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100+ Unusual and Exotic Baby Names

Unusual baby names

by Pamela Redmond Satran

One of our favorite name nerd activities is combing the bottom reaches of the official US list of baby names to find choices that are both high unusual and eminently usable.

The focus of our search this time: Names with an international flavor, better known in Italy or the Netherlands, Tokyo or Tehran than they are in the US.

Yet they’re names that easily translate.  They may have never fully assimilated into American culture the way Aidan or Anya have, but they’re not completely unknown either.

If you’re looking for an unusual and exotic name for your little girl or boy, consider these 100+ excellent choices all given to 25 or fewer babies in 2014 — the exact number follows the name.

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crazy word names

by Pamela Redmond Satran

With word names from Genesis to Justice, Miracle to Heaven now used for thousands of children every year, we have to ask where the craze for turning words into baby names will end. The answer? Nowhere, as proven by these words-turned-names from the extended Social Security list for 2014. Here, our picks for the most outrageous words that parents are using to name their babies.

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Amazing Names Below the Top 1000

unusual baby names

By Pamela Redmond Satran

The hallowed Top 1000 baby names in the US end with Kai, given to 262 baby girls last year, and Rylen, used for 205 little boys.

But what about the baby names right below the Top 1000, hiding just out of sight but prime for plucking by the clever baby namer?

We chose 25 names for girls and 25 names for boys we found swimming just beneath the surface of the Top 1000.  These baby names strike the perfect balance between unusual and familiar.

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classic girl names

By Pamela Redmond Satran

Think you have to pick between names that are classics, with deep roots and centuries of use, and names that are unusual?

You don’t, as these classic girls’ names, all ranked below the U.S. Top 1000, attest.

Some were popular in recent years and are now sinking from view — Pamela, Jean — while others are rising stars we predict will soon appear on the official Top 1000: Imogen is a prime example, along with Mabel, the Margos, and Clementine.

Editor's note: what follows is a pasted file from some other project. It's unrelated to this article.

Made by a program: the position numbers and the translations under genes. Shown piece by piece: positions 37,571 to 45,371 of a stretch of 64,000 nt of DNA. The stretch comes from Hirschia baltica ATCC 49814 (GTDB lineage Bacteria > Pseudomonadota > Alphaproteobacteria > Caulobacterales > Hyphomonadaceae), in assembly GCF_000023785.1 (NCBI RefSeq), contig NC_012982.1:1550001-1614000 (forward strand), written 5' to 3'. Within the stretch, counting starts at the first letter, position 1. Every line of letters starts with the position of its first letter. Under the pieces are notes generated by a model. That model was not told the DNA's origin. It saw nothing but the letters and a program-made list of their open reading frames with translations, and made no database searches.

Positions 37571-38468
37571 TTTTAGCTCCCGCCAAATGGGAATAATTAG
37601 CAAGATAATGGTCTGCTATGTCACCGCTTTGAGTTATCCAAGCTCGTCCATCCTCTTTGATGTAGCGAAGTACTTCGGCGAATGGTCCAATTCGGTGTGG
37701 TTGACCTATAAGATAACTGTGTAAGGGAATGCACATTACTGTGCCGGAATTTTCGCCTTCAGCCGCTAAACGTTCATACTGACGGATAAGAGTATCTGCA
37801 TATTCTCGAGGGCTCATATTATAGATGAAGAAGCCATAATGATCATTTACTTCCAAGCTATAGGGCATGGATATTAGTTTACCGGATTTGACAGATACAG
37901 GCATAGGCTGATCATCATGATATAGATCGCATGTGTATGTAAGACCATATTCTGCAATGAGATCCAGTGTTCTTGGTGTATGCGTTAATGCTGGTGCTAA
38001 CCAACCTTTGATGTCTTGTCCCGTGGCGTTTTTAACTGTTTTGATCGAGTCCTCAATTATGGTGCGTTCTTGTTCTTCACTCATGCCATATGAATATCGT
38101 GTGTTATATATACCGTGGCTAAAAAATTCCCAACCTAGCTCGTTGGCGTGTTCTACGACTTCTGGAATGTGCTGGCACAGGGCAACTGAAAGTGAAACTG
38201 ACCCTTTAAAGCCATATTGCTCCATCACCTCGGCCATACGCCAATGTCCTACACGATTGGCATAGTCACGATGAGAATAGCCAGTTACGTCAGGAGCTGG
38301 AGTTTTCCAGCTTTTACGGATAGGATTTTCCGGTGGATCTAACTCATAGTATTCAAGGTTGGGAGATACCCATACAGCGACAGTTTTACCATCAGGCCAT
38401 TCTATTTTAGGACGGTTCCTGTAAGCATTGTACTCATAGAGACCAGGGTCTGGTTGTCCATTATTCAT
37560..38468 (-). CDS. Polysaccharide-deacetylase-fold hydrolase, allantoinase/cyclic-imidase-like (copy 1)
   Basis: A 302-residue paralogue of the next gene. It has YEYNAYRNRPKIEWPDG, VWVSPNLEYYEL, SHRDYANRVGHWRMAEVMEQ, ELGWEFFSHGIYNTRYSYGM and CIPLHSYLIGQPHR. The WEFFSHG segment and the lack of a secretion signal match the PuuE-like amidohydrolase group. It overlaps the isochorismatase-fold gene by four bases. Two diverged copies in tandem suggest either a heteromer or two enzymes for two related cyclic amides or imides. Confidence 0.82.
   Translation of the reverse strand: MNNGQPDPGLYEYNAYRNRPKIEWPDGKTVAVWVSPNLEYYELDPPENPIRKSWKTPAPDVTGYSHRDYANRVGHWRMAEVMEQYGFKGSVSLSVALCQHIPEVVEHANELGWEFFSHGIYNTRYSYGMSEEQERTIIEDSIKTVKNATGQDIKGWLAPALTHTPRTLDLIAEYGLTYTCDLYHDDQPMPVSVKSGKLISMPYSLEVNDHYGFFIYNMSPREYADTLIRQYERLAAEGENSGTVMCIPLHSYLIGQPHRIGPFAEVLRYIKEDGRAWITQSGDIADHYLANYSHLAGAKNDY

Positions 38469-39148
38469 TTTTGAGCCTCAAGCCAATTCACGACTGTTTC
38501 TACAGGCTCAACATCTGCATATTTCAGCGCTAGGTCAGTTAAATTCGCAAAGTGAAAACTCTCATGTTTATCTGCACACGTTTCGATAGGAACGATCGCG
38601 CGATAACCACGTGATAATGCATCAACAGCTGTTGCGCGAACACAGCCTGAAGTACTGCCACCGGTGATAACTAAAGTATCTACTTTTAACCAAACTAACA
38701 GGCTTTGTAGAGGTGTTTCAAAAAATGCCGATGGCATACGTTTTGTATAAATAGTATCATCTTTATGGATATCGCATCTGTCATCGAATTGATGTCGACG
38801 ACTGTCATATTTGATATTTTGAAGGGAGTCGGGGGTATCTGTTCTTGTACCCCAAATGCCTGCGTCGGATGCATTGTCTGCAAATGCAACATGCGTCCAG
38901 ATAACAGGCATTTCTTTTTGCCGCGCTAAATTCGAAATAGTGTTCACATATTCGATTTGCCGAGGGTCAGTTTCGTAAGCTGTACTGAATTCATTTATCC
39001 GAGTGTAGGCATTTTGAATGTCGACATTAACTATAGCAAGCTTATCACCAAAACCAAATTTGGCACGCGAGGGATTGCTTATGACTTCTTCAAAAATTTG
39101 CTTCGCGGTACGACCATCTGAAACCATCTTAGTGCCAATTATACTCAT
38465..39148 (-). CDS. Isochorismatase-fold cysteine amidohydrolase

That still leaves dozens of classic girls’ names that are neither coming into style nor sailing out but simply holding steady below the radar.

A note on how we chose the names: We did not include variant spellings of more popular classic names such as Emilee, and for the most part excluded short forms unless they have been traditionally used on their own.  Our definition of classic embraces ancient names such as Phaedra and Keturah along with more recent widely-used girls’ names such as Maureen.

If you’re in search of a classic girls’ name that’s both traditional and unusual, consider these 100+ picks, ordered from those given to the highest number of baby girls in the U.S. in 2012 (Aurelia, at 250) to the least (Petal, used for just 5).

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Is there only one Romeo?

Romeo

In our first book Beyond Jennifer & Jason, we talked about One-Person Names — appellations like Elvis (at that time) and Oprah and Aretha that were tied inextricably to one person.

The same phenomenon applies to some names from pop culture, though these can change over time.  Juliet has definitely transcended its Shakespearean associations, though is Romeo still rooted to the tragic stage?  What about Clementine, which for decades would inspire a chorus of “Oh My Darlin'” but now may have escaped that fate?

Our question of the week is:

Which names are still tied to one person, character, association?

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